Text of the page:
To his credit, while Sinder hadn't been precisely expecting that, he was much less confused about it than the last time, and tentatively placed a hand on Maya's cheek when she drew back, nodding solemnly. "I will." It was a simple answer, but it served well enough for every implied question. He'd trust her, he'd stand with his family, blood and bonded, against a man who could probably kill them without breaking a sweat, all to test a hypothesis he didn't quite understand. Maybe it was because, in the end, he was done running, and done calling himself a coward and knowing it was true. Whatever the case, it would be done, for once with no reservations. That was, surprisingly, enough.

Anirne smiled to herself, though she continued to repair Drayk's wounds, quite content to pretend as though she hadn't seen anything at all.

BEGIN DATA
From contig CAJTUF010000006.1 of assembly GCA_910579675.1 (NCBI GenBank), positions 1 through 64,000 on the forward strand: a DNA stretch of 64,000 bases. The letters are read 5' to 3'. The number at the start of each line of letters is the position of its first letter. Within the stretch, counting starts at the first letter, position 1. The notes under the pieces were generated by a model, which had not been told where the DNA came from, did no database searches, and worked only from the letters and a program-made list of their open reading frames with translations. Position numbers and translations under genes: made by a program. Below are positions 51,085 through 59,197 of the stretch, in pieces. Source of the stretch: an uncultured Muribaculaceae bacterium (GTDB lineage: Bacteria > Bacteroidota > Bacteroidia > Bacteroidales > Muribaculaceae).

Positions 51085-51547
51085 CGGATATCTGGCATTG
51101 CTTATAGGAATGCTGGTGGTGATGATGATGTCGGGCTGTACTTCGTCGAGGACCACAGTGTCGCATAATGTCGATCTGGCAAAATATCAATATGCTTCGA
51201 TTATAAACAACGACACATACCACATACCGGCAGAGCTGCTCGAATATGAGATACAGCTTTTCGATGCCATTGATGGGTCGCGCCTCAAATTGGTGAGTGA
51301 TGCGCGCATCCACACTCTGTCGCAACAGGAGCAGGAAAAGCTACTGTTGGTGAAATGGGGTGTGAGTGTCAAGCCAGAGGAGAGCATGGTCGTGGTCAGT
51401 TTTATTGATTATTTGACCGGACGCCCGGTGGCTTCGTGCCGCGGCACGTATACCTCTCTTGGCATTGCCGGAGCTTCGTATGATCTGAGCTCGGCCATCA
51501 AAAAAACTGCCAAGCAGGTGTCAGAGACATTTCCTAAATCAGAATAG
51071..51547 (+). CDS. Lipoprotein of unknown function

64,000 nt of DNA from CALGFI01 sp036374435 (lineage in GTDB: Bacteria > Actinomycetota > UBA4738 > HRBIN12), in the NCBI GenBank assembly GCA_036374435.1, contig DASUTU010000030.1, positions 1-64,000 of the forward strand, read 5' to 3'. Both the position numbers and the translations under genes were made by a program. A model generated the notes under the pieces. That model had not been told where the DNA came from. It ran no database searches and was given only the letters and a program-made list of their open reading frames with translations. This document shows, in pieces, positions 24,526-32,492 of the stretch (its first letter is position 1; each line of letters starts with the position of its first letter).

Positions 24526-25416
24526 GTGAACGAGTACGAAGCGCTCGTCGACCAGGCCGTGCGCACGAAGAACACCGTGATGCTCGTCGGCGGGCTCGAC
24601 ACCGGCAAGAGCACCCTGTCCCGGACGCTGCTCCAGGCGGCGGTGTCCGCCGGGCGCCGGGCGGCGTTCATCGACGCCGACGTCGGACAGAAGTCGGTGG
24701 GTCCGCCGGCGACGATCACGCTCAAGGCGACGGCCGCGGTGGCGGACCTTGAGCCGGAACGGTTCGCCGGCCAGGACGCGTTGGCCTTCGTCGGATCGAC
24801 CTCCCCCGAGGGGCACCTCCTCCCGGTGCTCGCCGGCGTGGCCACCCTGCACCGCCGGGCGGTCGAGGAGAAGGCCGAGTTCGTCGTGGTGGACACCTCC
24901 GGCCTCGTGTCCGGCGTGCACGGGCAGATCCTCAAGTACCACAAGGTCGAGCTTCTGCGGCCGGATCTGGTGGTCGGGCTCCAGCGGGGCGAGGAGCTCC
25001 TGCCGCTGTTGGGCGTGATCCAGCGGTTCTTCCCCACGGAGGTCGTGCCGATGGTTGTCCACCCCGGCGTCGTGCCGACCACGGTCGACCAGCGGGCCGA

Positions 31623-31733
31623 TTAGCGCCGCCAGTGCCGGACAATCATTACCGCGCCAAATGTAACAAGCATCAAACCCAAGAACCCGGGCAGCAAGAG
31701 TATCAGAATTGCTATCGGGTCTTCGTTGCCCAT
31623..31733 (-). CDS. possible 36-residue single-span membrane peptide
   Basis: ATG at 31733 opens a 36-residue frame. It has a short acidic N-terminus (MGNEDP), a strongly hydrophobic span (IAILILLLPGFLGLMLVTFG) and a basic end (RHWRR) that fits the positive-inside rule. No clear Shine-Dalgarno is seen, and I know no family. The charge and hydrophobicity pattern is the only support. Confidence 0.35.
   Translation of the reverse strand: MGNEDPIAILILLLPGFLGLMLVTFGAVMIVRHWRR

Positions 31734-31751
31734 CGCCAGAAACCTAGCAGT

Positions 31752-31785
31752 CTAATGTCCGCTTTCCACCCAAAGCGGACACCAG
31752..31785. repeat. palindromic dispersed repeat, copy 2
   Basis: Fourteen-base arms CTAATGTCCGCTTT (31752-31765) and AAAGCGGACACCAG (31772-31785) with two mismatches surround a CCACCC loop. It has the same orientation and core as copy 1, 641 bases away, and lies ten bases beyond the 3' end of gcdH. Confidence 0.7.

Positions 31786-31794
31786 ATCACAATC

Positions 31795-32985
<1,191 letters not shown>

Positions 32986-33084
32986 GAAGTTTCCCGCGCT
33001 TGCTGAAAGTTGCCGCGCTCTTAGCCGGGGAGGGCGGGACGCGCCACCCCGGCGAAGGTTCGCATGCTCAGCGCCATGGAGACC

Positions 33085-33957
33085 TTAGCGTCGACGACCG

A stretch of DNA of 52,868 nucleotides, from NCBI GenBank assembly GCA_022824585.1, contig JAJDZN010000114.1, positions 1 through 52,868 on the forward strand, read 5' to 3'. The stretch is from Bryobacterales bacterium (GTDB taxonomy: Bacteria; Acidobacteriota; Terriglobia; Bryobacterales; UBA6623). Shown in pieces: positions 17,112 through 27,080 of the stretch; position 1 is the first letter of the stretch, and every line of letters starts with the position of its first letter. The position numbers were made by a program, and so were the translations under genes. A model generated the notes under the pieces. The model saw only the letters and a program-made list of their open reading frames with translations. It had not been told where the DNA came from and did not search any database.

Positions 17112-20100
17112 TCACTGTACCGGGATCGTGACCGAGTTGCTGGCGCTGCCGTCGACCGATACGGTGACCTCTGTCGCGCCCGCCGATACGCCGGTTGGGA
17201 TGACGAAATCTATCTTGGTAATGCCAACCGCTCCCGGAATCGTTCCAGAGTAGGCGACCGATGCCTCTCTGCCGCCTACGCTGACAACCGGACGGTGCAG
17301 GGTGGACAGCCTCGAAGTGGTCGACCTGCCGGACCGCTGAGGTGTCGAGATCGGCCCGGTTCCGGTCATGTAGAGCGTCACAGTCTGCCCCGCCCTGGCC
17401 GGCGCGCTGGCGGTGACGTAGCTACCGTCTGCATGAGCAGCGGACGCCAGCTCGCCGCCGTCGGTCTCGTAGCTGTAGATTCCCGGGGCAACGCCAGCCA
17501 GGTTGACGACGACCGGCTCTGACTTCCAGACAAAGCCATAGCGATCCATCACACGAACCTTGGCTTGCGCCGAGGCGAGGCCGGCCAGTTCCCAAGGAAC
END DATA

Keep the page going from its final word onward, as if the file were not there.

Enough time had lapsed for the Frenzy spell to dispel, and most of Van's rage along with it. What was left was a tired husk of a man trying to get his bearings on what exactly in Oblivion's name was going on. What was left of the Thalmor was dropping back with whom he could only figure was the Inquisitor, a piercing howl off to his side somewhere was apparently the farewell of some wild pitch-black were-creature assumedly the Feral, and amidst all of that, a grotesque vampire monster hovered just feet above the ground. Whatever went on, it was readily apparent that it spelled poorly for the Sellswords. At first, he didn't know where to go. In the distance, he saw Lynly and Soren holding there own, and elsewhere Maya and Sinder was hovering over someone. He didn't see either Drayk or Anirne, and could only hope for their safety.